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The Boss Key

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This weekend I was enjoying some performance from Coachella via AT&T Blue Room and noticed something fun: their online video player has a Boss Button. Pressing the Boss Button pops up a fullscreen fake Excel spreadsheet (pictured at left), designed to fake out your boss or coworkers if they happen to walk by while you're, uh, not being productive.

This feature brought me back to video games from the 80's, where a Boss Key (often F10 or some other generally unused key) was a common feature. Where did the Boss Key go? Why haven't we developed a modern equivalent -- there are over 100 keys on my keyboard; surely they could have assigned one to the Boss Key function by now.

Wikipedia has some historical info about the Boss Key. One implementation I remember is from Leisure Suit Larry, where pressing Ctrl-B would bring up a fake word processing document.

Reading the Wikipedia article, they suggest some alternate mechanisms for implementing your own Boss Key -- including the simple notion of hitting Alt-Tab (or Command-Tab for us Mac users) to switch to another application. In Mac OS X, you can also hit Command-M to minimize the current window. In the upcoming Mac OS X Leopard, Apple will implement Spaces, which allows you to quickly shift the entire contents of your screen to another set of applications -- I look forward to having an entire Space just for goofing off.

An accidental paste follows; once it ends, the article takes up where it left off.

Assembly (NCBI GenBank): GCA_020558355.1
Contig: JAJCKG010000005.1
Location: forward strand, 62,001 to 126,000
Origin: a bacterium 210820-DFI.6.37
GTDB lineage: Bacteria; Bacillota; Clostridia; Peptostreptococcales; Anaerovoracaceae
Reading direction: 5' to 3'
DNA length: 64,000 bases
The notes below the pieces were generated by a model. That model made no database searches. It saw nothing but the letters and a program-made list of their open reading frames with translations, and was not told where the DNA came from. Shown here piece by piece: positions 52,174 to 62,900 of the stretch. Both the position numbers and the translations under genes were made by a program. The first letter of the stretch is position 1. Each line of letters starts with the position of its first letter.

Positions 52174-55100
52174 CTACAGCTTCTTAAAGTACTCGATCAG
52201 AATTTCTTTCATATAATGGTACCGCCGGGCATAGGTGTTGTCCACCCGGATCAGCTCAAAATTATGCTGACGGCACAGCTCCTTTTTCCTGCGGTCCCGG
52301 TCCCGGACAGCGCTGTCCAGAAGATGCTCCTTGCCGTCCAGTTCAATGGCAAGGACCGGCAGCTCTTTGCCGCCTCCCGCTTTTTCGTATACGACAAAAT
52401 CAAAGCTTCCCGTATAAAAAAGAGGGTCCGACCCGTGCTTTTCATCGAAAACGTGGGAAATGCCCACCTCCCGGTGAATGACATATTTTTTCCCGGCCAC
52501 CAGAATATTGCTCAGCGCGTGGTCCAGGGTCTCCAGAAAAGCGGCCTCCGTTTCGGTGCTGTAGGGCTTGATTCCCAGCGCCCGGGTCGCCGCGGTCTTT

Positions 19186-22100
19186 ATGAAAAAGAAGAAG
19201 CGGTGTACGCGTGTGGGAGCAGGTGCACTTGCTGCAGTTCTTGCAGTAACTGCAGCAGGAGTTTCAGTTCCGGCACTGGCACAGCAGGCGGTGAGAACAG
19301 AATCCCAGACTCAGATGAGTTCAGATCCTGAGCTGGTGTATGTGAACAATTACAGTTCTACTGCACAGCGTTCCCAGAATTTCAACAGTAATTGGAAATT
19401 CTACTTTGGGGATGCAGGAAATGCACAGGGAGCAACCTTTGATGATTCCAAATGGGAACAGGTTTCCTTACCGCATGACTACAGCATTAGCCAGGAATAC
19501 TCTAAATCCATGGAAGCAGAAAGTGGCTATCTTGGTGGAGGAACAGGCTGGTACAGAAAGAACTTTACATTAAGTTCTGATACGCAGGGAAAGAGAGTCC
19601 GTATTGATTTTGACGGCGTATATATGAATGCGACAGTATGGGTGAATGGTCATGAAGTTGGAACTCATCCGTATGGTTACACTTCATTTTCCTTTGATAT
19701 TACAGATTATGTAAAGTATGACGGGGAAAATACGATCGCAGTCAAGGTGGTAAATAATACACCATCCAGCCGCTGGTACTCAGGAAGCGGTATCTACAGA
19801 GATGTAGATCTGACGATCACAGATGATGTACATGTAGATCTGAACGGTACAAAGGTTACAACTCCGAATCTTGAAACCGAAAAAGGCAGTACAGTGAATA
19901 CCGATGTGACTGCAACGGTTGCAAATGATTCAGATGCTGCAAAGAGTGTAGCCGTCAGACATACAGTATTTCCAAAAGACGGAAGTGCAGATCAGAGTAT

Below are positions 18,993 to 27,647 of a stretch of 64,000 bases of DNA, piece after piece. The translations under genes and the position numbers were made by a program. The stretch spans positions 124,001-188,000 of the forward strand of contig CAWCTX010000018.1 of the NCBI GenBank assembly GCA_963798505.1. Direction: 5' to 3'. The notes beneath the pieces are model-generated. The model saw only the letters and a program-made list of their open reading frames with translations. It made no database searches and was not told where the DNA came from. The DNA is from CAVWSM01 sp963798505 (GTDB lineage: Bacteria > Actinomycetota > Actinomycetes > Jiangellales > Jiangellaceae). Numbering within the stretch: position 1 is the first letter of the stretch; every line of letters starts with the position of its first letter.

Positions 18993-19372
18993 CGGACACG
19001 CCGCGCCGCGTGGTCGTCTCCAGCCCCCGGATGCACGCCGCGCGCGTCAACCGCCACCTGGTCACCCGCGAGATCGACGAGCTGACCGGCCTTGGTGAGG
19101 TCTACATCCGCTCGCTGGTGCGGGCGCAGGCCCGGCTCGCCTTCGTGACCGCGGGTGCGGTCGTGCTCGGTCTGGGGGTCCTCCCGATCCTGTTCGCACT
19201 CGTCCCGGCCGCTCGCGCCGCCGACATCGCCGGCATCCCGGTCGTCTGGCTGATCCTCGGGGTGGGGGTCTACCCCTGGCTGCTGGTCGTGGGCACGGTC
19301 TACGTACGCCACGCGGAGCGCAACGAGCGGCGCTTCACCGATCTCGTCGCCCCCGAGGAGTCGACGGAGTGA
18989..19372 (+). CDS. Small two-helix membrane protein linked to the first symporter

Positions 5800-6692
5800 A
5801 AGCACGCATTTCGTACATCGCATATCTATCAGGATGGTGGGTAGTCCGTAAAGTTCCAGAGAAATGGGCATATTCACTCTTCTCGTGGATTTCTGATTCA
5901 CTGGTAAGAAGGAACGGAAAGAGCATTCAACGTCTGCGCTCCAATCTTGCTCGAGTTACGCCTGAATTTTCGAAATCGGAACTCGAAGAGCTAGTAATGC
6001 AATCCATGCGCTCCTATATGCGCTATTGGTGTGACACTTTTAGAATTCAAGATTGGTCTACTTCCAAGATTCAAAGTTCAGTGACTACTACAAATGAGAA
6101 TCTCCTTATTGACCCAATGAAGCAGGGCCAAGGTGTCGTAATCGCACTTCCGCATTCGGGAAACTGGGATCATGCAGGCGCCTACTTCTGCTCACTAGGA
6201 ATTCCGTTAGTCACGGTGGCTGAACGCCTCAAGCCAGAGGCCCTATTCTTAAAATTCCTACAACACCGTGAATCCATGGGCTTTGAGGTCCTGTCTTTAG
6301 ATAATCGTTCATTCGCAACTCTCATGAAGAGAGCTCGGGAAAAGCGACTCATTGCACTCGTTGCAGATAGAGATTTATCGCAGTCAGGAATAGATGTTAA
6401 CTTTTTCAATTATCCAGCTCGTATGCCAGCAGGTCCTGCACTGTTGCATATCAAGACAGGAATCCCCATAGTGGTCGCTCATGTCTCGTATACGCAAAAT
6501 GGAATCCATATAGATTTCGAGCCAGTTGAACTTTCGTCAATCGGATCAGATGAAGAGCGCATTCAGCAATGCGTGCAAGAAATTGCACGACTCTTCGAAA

Have you figured out your own version of the Boss Key? Let us know your strategies for keeping your nonproductivity a secret!

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This Just In
Mattel Unveils New Uno Edition for Colorblind Players
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Mattel

On the heels of International Colorblind Awareness Day, Mattel, which owns Uno, announced it would be unveiling a colorblind-friendly edition of the 46-year-old card game.

The updated deck is a collaboration with ColorADD, a global organization for colorblind accessibility and education. In place of its original color-dependent design, this new Uno will feature a small symbol next to each card's number that corresponds with its intended primary color.

As The Verge points out, Mattel is not actually the first to invent a card game for those with colorblindness. But this inclusive move is still pivotal: According to Fast Co. Design, Uno is currently the most popular noncollectible card game in the world. And with access being extended to the 350 million people globally and 13 million Americans who are colorblind, the game's popularity is sure to grow.

Mattel unveils color-friendly Uno deck
Mattel

[h/t: The Verge

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fun
Lightning-Fast Teen Sets New Rubik’s Cube World Record
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iStock

In less time than it takes some people to open a pickle jar, 15-year-old Patrick Ponce can solve a Rubik’s Cube. His total time of 4.69 seconds makes him the new holder of the world record for fastest 3-by-3 Rubik’s Cube completion, as highlighted by Compete (and seen in the video below).

Ponce achieved the impressive feat of dexterity at a tournament in Middletown, Virginia, on September 2. He takes the title from the previous Rubik’s Cube speed record holder, Feliks Zemdegs, who solved the puzzle in 4.73 seconds at a competition in Australia in December 2016.

But the teenager may not hold his new position at the top for very long: Expert Rubik's Cubers have been steadily lowering the speed record beneath the 5-second mark since 2015. And human competitors still have a long way to go before solving a cube in 0.887 seconds—that’s the record that was set by a robot in March of 2017.

[h/t Compete]

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